We reviewed the UK 4K Ultra HD Blu-ray release of Battle Royale on an LG 55B7 Dolby Vision 4K Ultra HD OLED TV with a Panasonic DP-UB820EB-K Dolby Vision HDR10+ 4K Ultra HD Blu-ray player.
Every bit as good as you could have possibly hoped for
Battle Royale doesn't necessarily look like a movie from 2000, lacking any of the striking style or effects that might have given it legs Matrix 4K-style, but it's unsurprising really for a relatively low budget Japanese production from over 20 years ago and, flipped on its head, it's simply never looked this good. Returning to the negative, Arrow has done a fabulous job, drawing a full native 4K restoration from the source material, cleaning it up meticulously but not overzealously - there's a wonderfully textured look to the suitably filmic image - and lovingly applying Dolby Vision to give the colours life and depth, yet still remaining true to the gritty, murky and positively dark content.
Hardly packed with standout shots, it's still a nice looking production, which enjoys some tremendous fine object detail that laps up skin textures, waves of hair, clothing textures and background nuances on the island. The colour scheme benefits perhaps somewhat surprisingly considering the source material - it's hardly a film popping with neons - with interiors still looking suitably drab, but never lapsing into washed out as was previously the case, and locations barely showcasing any striking colours, but still giving a rich depth to the lush green trees and landscape. The bright green computer graphics stand out - ironically somewhat Matrix-style - as do the burgundy ties and bursts of claret, whilst black levels are inky and bottomless, with no signs of crush. Sure, it's not flawless, some signs of softness and very fleeting moments where the image doesn't hold up (not to be confused with the dodgy CG blood applied) are peppered very infrequently across the duration, but really it's every bit as good as you could have possibly hoped for, and they've provided full native 4K restorations for both cuts - on separate discs - which is tremendous for fans.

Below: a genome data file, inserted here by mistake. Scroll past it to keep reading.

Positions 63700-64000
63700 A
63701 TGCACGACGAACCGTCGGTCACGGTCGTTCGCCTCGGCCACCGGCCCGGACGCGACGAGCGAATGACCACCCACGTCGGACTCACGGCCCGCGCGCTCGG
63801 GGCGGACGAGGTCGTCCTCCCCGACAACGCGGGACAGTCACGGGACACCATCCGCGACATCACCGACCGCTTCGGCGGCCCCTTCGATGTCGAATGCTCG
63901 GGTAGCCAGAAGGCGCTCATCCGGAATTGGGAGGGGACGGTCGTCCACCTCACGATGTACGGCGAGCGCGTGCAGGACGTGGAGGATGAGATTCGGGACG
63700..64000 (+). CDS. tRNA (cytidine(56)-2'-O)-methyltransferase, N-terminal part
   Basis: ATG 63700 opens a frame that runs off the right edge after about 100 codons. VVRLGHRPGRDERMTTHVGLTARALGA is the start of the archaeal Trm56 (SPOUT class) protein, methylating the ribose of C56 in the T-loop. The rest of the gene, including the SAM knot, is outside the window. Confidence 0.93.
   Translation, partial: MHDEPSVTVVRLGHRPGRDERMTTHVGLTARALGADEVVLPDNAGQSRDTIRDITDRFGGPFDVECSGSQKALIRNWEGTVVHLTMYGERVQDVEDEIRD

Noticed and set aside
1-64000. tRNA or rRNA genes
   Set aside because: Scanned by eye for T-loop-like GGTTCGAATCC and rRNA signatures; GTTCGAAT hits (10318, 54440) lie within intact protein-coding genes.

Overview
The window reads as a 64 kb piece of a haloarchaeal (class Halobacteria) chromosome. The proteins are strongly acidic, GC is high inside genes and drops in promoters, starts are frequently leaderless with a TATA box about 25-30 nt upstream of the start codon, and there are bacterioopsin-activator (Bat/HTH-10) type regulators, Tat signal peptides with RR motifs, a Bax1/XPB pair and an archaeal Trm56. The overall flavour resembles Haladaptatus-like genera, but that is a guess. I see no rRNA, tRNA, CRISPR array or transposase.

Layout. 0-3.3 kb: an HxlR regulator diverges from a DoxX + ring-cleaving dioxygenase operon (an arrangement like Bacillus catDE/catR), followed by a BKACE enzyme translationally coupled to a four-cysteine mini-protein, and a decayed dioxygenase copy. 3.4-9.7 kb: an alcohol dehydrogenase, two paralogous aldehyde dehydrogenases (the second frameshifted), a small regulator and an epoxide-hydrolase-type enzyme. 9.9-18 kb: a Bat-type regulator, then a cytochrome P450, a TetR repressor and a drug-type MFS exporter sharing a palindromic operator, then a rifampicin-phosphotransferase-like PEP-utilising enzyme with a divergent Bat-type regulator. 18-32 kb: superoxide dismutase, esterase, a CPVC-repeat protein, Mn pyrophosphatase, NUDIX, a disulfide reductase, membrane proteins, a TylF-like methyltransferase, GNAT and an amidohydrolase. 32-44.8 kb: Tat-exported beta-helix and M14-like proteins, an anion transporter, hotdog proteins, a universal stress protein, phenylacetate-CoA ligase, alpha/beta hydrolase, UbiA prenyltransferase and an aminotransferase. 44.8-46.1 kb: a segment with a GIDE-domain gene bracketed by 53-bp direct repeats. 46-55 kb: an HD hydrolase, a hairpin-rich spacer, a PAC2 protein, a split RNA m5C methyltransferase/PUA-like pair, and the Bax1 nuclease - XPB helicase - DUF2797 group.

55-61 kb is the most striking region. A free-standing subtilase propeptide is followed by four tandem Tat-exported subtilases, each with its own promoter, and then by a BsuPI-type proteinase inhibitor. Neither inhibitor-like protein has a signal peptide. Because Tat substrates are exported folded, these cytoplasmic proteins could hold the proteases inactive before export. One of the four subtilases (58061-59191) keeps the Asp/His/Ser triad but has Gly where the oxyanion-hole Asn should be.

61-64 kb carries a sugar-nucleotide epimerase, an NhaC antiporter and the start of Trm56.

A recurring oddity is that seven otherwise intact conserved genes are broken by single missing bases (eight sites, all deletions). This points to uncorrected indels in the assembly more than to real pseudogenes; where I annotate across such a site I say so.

Battle Royale 4K Audio
Battle Royale's 4K Blu-ray release affords the original Japanese audio mixes on both cuts on both discs with both DTS-HD Master Audio 5.1 and uncompressed 2.0 mixes, it doesn't get much better than that, and nobody could have possibly been holding out for Atmos.
A very good track and a memorable score
Dialogue is keenly placed, whilst the soundstage opens up for a few more boisterous moments involving various random weaponry, from submachine guns to shotguns to explosions and plenty of slashing stab wounds and fleshy 'thunks'. LFE comes into play for some of the booms and bangs, and there's a nice energy to the environment but, really, the score does the heavy lifting - so much so that you can entirely see why it's been gifted its own dedicated CD soundtrack disc. The sweeping orchestral score may be frequently over the top but arguably so is the movie, and it relishes in that operatic feel, dominating the entire array for the majority of the duration. It's a very good track and a memorable score.